Riverbank erosion has both natural and man-made causes. Natural causes include intense rainfall, flooding, wave action and river migration. Man-made causes include land clearing near rivers and creeks, rural and urban development and waves that powerboats make. The two main types of riverbank erosion are bank scour, characterised as removing bank material by flowing water, and mass failure, characterised as sections of the bank sliding into the river.
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Introducing vegetation to eroding riverbanks is the single most effective control solution to riverbank erosion. Plants establish dense root systems, which hold onto the soil that otherwise gets eroded by flowing water. Planting wetland species such as willow by planting willow cuttings is one path. Weaving live willow rods between live willow stakes set into the eroding bank provides a relatively inexpensive solution, because the live willow rods and stakes will soon set roots and continue to grow. When you plant wetland species such as rushes, sedges and willows, the first few months while the plants get established and set roots are crucial. If successful, the plants' roots will hold the soil and keep the bank from eroding.
Geotextiles are permeable fabrics. When you use them with soil, geotextiles can separate, reinforce, filter, protect or drain. A geotextile used for riverbank erosion must be able to allow water to flow through the fabrics and it must be able to retain fine soil particles under the fabric. Geotextiles and other erosion-control fabrics, when mixed with soil and preplanted with wetlands vegetation, have proven to be effective for riverbank erosion problems. A coir net, a net made of natural coconut fibre material, also serves as a base for soils and preplanted wetland plants. The coir net protects and stabilises the plants while they set roots into the riverbank soil.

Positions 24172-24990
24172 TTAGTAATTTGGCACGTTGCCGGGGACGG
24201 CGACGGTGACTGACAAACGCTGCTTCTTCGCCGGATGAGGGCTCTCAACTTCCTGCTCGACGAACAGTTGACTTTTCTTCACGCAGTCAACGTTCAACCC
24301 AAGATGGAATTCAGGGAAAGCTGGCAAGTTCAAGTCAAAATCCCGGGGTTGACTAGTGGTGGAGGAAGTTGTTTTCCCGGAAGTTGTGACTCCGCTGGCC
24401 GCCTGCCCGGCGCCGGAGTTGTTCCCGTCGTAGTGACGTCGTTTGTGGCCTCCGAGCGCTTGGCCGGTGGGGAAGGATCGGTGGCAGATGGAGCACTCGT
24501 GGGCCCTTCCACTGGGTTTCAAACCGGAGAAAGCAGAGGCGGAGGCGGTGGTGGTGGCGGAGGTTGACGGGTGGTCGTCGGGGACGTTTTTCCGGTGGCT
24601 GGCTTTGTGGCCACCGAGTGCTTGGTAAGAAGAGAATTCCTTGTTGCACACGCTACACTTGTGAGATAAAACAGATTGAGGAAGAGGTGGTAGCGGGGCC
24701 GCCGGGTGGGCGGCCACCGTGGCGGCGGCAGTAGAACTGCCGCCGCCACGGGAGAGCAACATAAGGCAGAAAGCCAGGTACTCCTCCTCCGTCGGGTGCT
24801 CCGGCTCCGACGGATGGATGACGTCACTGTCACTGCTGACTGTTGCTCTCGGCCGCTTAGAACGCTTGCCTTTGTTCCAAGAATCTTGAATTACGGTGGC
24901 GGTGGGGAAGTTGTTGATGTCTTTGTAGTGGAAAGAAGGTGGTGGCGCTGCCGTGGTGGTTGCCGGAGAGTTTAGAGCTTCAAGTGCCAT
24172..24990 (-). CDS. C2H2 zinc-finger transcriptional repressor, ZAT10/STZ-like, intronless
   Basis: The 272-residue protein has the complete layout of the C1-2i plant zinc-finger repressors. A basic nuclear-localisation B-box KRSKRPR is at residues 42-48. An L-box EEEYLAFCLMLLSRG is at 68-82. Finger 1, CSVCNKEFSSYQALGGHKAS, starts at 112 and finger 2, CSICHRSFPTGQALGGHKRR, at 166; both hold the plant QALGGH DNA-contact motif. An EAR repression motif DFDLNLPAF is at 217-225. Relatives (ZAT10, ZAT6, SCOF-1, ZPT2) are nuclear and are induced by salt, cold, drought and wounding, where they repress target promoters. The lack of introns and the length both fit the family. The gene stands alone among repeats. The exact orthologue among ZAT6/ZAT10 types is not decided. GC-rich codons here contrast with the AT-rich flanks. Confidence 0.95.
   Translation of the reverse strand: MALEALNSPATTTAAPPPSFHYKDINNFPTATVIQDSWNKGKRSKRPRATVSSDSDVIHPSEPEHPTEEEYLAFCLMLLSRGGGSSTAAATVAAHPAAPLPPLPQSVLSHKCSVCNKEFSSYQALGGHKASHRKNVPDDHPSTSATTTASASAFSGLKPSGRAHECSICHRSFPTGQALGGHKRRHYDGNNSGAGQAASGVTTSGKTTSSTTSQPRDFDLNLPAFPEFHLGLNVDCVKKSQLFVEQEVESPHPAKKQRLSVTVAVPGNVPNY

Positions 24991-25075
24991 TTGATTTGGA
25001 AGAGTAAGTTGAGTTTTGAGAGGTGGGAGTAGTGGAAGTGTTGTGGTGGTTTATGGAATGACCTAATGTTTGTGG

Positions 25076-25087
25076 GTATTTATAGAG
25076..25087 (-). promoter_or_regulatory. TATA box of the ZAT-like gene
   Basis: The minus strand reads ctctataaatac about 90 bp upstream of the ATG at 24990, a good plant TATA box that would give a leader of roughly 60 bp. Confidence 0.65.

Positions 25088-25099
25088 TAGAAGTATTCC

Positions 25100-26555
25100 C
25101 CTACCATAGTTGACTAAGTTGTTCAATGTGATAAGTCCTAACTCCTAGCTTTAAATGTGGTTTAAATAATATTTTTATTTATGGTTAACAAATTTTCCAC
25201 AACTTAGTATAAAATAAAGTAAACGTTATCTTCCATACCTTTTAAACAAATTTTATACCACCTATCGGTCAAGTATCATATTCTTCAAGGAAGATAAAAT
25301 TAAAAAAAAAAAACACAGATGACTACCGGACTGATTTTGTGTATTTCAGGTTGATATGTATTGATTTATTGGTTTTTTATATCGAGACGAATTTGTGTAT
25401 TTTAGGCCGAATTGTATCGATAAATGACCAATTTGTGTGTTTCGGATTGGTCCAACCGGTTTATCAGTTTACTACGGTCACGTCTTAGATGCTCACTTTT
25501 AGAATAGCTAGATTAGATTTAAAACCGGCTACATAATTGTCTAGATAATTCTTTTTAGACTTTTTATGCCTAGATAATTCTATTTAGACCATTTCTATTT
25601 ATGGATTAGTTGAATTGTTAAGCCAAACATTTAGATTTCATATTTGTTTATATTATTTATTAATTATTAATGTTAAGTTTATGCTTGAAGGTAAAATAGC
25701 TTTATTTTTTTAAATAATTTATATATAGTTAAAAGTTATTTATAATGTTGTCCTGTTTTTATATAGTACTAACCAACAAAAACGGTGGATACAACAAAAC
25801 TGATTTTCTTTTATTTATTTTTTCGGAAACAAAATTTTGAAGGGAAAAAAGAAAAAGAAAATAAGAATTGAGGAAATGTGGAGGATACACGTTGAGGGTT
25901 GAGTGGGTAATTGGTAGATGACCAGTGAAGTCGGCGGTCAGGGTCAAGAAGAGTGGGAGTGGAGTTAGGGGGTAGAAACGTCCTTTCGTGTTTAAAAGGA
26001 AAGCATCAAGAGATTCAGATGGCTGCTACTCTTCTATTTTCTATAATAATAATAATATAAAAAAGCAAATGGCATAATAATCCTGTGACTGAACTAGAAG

Applying a thick layer of straw mulch to riverbank topsoil allows the soil to slowly soak up water, protects against falling rain and works to restore pH levels in the soil. Mulching can help hold the soil and will protect seeds as they sprout and set roots. Mulching can also control weeds while wetland plants are getting established. The Western Shasta Resource Conservation District recommends applying netting and straw mulch on a riverbank's steep slopes after seeding with grass or other native plant seeds.
While the rest of the solutions are "soft" solutions, building a retaining wall is a "hard" solution for riverbank erosion. You can build a retaining wall around an eroding area to prevent water runoff. Water runoff leads to further erosion and must be prevented. When used in combination with other methods of erosion control such as semirigid geogrids, geotextiles and native vegetation, retaining walls have proved effective.
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